There is a lot of truth contained in the five seasons of The Brady Bunch: Davy Jones is fine, Marcia’s outfits are fly, and you can’t win an essay contest with a piece about how Jesse James was a hero. However, in the medical community, The Brady Bunch is not widely regarded as a substitute for peer-reviewed scientific research and thus offers no substantive evidence to the argument that measles is harmless.
But over in the festering anti-vaxxer Facebook community, measles enthusiasts are sharing a forty-year-old episode of the show called “Is There a Doctor in the House?” in which the Bradys get the measles and don’t die as evidence that no one has ever gotten the measles and died. According to NPR, in the episode, Carol Brady describes Peter’s symptoms as “‘a slight temperature, a lot of dots and a great big smile,’ because he gets to stay home from school for a few days.” The six Brady children all get to stay home with the measles. Hijinx and hilarity follow because the more accurate reflection of feverish, miserable children covered in painful rashes probably would have made for a pretty depressing episode.
The fact that this scenario took place on a four-decades-old sitcom about six stepsiblings who share one bathroom and still get along doesn’t stop anti-vaccination advocate and MD Dr. Toni Bark recommending the episode as truth to her admirers in lieu of science and medicine:
“People who are critical of vaccines bring the episode up often. It’s used in videos and memes and is cited by activists like Dr. Toni Bark, who testifies against vaccines in courts and at public hearings across the United States. To them, it aptly illustrates what they consider to be the harmlessness of the illness.”
“‘You stayed home like the Brady Bunch show. You stayed home. You didn’t go to the doctor,’ she says. “We never said, ‘Oh my God, your kid could die. Oh my God, this is a deadly disease.’ It’s become that.”
I’ll bet people whose kids died of measles in the 1960s, like Roald Dahl, would beg to differ. Now, Marcia Brady would like you to know that her kids are vaccinated and she would very much like to be excluded from this narrative:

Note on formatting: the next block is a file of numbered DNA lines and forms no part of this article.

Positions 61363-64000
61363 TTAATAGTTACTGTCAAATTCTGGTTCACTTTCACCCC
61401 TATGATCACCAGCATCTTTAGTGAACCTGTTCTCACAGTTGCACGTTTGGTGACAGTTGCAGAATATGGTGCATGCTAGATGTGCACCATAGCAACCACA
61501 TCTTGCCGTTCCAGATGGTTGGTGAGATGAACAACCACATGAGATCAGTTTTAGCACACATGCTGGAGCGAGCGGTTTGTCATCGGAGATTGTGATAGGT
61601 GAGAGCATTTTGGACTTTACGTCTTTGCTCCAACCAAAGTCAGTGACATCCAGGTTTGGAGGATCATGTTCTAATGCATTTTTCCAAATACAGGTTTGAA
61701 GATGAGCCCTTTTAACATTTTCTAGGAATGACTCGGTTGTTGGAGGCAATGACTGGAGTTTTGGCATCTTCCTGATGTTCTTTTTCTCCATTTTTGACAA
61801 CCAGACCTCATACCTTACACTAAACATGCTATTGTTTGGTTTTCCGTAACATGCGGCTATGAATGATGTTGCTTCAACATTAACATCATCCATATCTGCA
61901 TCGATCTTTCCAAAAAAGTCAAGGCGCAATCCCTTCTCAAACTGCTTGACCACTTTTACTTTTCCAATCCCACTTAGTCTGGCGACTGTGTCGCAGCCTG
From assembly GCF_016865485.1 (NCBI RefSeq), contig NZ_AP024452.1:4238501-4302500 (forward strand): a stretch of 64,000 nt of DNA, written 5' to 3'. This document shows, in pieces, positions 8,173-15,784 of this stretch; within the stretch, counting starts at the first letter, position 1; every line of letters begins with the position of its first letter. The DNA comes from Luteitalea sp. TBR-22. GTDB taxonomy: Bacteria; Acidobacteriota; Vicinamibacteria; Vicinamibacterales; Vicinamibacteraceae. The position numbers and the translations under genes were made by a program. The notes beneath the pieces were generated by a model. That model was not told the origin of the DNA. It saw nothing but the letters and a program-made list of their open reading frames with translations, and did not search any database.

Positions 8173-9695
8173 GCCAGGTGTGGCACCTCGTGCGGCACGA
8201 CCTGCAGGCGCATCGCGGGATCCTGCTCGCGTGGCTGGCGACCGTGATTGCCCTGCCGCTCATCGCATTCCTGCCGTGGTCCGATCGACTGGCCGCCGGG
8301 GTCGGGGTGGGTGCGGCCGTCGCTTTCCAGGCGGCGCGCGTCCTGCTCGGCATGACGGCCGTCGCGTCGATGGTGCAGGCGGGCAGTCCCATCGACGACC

“I was really concerned with that and wanted to get to the bottom of that, because I was never contacted,” she says.
“I think it’s really wrong when people use people’s images today to promote whatever they want to promote and the person’s image they’re using they haven’t asked or they have no idea where they stand on the issue,” she says, adding, “As a mother, my daughter was vaccinated.”
She also recalls her own experience with measles as being much more painful and realistic than the show’s depiction. I’d also like to go on the record as saying that Davy Jones didn’t come to my prom even though I repeatedly asked him.
At the time the episode aired, there were around 500 deaths a year attributed to the measles. The measles vaccine was introduced in 1963, and by 1984, the number of deaths attributed to measles was just one. Recently, 29 people were hospitalized from measles complications in New York City. Six of them were placed in the ICU. Two pregnant women in the city have contracted the virus, which could have severe effects on their babies.
According to Lloyd J. Schwartz, son of Sherwood Schwartz, the creator of The Brady Bunch, all of the Schwartz children were vaccinated:
“‘Dad would be sorry, because he believed in vaccination, had all of his kids vaccinated,’ he says.”